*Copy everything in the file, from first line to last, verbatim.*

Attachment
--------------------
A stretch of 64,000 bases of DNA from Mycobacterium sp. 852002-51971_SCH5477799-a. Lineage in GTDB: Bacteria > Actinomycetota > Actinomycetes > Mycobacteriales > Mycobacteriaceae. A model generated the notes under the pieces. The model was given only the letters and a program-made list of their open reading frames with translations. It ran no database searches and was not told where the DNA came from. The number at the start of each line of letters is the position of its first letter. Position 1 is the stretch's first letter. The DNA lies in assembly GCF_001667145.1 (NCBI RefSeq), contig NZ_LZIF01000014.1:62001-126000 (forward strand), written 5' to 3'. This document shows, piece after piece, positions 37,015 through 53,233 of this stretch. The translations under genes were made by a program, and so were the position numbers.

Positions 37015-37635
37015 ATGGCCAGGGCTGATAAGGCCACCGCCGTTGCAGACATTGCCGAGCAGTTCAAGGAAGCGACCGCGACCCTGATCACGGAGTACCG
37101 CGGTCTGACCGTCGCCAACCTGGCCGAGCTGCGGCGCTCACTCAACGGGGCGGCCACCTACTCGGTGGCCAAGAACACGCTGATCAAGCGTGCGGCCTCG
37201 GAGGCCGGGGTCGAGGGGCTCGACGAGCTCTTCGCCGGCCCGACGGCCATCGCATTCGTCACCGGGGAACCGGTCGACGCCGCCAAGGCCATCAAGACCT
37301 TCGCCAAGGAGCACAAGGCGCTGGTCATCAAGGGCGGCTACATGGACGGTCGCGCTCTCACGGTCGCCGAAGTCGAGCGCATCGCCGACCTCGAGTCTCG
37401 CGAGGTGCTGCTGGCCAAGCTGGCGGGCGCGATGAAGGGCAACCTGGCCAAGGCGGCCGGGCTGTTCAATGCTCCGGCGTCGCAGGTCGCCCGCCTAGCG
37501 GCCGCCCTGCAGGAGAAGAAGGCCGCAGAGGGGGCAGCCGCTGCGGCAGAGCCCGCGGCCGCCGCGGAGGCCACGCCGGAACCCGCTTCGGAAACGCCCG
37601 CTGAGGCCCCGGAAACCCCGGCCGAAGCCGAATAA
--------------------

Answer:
A stretch of 64,000 bases of DNA from Mycobacterium sp. 852002-51971_SCH5477799-a. Lineage in GTDB: Bacteria > Actinomycetota > Actinomycetes > Mycobacteriales > Mycobacteriaceae. A model generated the notes under the pieces. The model was given only the letters and a program-made list of their open reading frames with translations. It ran no database searches and was not told where the DNA came from. The number at the start of each line of letters is the position of its first letter. Position 1 is the stretch's first letter. The DNA lies in assembly GCF_001667145.1 (NCBI RefSeq), contig NZ_LZIF01000014.1:62001-126000 (forward strand), written 5' to 3'. This document shows, piece after piece, positions 37,015 through 53,233 of this stretch. The translations under genes were made by a program, and so were the position numbers.

Positions 37015-37635
37015 ATGGCCAGGGCTGATAAGGCCACCGCCGTTGCAGACATTGCCGAGCAGTTCAAGGAAGCGACCGCGACCCTGATCACGGAGTACCG
37101 CGGTCTGACCGTCGCCAACCTGGCCGAGCTGCGGCGCTCACTCAACGGGGCGGCCACCTACTCGGTGGCCAAGAACACGCTGATCAAGCGTGCGGCCTCG
37201 GAGGCCGGGGTCGAGGGGCTCGACGAGCTCTTCGCCGGCCCGACGGCCATCGCATTCGTCACCGGGGAACCGGTCGACGCCGCCAAGGCCATCAAGACCT
37301 TCGCCAAGGAGCACAAGGCGCTGGTCATCAAGGGCGGCTACATGGACGGTCGCGCTCTCACGGTCGCCGAAGTCGAGCGCATCGCCGACCTCGAGTCTCG
37401 CGAGGTGCTGCTGGCCAAGCTGGCGGGCGCGATGAAGGGCAACCTGGCCAAGGCGGCCGGGCTGTTCAATGCTCCGGCGTCGCAGGTCGCCCGCCTAGCG
37501 GCCGCCCTGCAGGAGAAGAAGGCCGCAGAGGGGGCAGCCGCTGCGGCAGAGCCCGCGGCCGCCGCGGAGGCCACGCCGGAACCCGCTTCGGAAACGCCCG
37601 CTGAGGCCCCGGAAACCCCGGCCGAAGCCGAATAA